Monday, December 31, 2012

Jason Hausback (BM '02) accepts position as Assistant Professor of Trombone at Missouri State University

Jason Hausback (’02, BM – Trombone Performance) recently accepted the Assistant Professor of Trombone tenure-track position at Missouri State University in Springfield, MO. In addition to maintaining the trombone studio at MSU, he directs the Jazz Studies Ensemble II.

Jason is a regular member of the Lone Star Wind Orchestra (Richardson, TX) which recently performed at the Midwest Clinic under the baton of Eugene Corporon and Leonard Slatkin.  He is also a member of the Bell Street 4 trombone quartet and performs with them at high schools, universities and conventions throughout the southwest.

Jason is a graduate of the UW School of Music (’02, BM: Trombone Performance), the University of North Texas (’07, MM: Trombone Performance), and is currently finishing his DMA at the University of North Texas (’13, DMA: Trombone Performance).  His dissertation is on the sackbut music of Dario Castello, a Seventeenth century Venetian composer.

For more information on Jason and his new position, please visit:

Thursday, December 27, 2012

Thomas Buchhauser Retires from WYSO after 50+ Years!

People know me as: Tom Buchhauser, a music educator for more than 50 years and longtime associate music conductor for the Wisconsin Youth Symphony Orchestra, just starting my final season with WYSO. People call me Tom but some of my colleagues at Memorial High School called me Bucky. The kids always called me Mr. B. I used to tell them they could call me anything as long as there was a Mr. in front of it. That brought some twinkle to their eyes.

Coming up next: The first WYSO concerts of the year are on Nov. 18 in Mills Hall in the UW-Madison Humanities Building, 455 N. Park St. The Sinfonietta and Concert orchestras will perform at 1:30 p.m. The Philharmonia Orchestra, which I conduct, and the Percussion Ensemble will be at 4 p.m., and the Harp Ensemble and Youth Orchestra will play at 7 p.m. Tickets are $10 for adults, $5 for youth 18 and under, available at the door. For more information call WYSO at 608-263-3320.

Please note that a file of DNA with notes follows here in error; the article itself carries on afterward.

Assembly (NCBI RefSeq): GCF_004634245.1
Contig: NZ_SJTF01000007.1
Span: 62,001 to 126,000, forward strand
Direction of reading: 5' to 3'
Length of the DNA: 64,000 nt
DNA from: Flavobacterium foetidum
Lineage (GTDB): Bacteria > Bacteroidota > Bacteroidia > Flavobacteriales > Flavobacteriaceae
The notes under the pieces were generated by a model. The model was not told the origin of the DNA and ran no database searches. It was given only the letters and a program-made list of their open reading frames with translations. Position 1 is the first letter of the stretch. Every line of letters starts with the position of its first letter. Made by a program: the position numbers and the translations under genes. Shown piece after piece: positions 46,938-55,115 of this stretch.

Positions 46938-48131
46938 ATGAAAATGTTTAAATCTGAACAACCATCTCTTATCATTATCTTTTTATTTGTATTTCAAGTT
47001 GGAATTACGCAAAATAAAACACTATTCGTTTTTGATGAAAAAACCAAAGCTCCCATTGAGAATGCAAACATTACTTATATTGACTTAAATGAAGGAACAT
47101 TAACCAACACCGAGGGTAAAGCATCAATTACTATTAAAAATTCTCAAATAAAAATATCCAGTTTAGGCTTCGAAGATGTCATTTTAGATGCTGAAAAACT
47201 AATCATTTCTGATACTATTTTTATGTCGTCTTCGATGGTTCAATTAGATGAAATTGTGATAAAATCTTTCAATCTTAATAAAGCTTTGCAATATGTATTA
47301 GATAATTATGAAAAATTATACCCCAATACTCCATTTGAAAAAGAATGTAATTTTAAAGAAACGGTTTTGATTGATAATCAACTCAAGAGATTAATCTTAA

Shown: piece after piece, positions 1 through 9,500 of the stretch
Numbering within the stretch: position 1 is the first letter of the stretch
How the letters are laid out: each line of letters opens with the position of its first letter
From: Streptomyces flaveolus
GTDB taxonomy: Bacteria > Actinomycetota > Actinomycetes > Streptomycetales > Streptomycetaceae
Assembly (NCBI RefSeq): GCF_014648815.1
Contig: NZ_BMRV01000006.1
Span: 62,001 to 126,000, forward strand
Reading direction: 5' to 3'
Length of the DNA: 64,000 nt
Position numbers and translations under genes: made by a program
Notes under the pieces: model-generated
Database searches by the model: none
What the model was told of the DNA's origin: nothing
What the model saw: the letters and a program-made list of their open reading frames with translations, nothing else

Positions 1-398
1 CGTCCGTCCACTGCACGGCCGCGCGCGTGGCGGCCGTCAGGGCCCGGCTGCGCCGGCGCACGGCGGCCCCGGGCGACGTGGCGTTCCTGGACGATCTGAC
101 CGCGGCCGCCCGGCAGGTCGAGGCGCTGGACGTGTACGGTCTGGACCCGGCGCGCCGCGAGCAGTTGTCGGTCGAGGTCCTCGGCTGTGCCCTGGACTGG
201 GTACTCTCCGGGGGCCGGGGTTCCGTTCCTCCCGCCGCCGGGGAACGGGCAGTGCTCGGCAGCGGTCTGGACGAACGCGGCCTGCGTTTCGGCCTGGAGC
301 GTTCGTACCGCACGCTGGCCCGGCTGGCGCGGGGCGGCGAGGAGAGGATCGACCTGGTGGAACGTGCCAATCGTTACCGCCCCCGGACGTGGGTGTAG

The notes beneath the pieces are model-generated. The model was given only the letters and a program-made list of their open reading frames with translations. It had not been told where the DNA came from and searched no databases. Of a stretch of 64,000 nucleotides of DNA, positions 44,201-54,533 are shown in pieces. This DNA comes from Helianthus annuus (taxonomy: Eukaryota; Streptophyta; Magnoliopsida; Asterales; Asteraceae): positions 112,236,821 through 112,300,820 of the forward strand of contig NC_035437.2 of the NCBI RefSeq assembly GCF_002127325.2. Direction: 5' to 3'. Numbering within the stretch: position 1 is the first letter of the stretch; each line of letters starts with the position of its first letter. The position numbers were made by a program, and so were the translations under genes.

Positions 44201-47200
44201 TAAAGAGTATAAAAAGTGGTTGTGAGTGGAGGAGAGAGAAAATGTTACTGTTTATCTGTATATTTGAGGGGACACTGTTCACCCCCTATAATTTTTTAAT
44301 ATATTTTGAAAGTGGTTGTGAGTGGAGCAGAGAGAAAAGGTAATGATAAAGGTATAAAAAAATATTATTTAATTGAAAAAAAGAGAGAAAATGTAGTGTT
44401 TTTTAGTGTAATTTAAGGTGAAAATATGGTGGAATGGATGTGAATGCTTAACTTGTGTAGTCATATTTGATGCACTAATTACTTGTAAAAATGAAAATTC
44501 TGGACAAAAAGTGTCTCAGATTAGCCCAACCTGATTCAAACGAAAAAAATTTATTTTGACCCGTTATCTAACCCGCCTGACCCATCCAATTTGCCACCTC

Don’t miss it because: You will be amazed at the skill and musicianship these 9- to 18-year-olds bring to the music. This would not be possible without the outstanding training the students are receiving in music programs in the public and private schools throughout Wisconsin. The students give up 33 Saturdays each year because of their desire to make music with other dedicated musicians from many communities in southern Wisconsin.
Your training: I started piano lessons at age 5 with a neighborhood lady and then took lessons at the Chicago Musical College. When I entered Lane Tech High School, I majored in music so I didn’t have to take the shop classes. My future was to be a math teacher, and then I started the cello. By my junior year I changed my plans to becoming a music teacher. I received my bachelor’s of music from the UW School of Music in 1962 and my master’s of music in 1964. I taught at Wisconsin High School in 1962, Central High from 1963-66 and Memorial from 1966-99.
Most inspiring moment on stage: As a cellist, I think it was when I was a UW student when the symphony orchestra and massed choirs performed the Brahms Requiem and the Symphony of Psalms by Stravinsky at the UW Stock Pavilion. Robert Shaw was the guest conductor. After the concert I just wanted to be alone and think about that awesome experience.
As a conductor, it has to be when the Memorial Symphony Orchestra and Concert Choir performed the Ernest Bloch Sacred Service in 1976. Professor Sam Jones was our cantor and Rabbi Manfred Swarsensky was the narrator. There wasn’t an empty seat in the auditorium. I still listen to that performance today because it was so thrilling.
Who inspires you? I have had many wonderful teachers who have shaped my life, but it is Marvin Rabin who has been my greatest inspiration as a music educator and conductor. For the past 47 years, Marvin has been my teacher, supporter and critic, and my resource for string development and repertoire. His coming to Madison in 1966 to start WYSO changed my whole life.
What’s next for you? As of now I have no special plans. I am looking forward to this last year with WYSO. After 51 years of teaching and conducting young people, I am sure I will continue to be involved in some way promoting music education and will continue working on music committees and boards.

This article originally appeared:

October 05, 2012 9:00 am  •  
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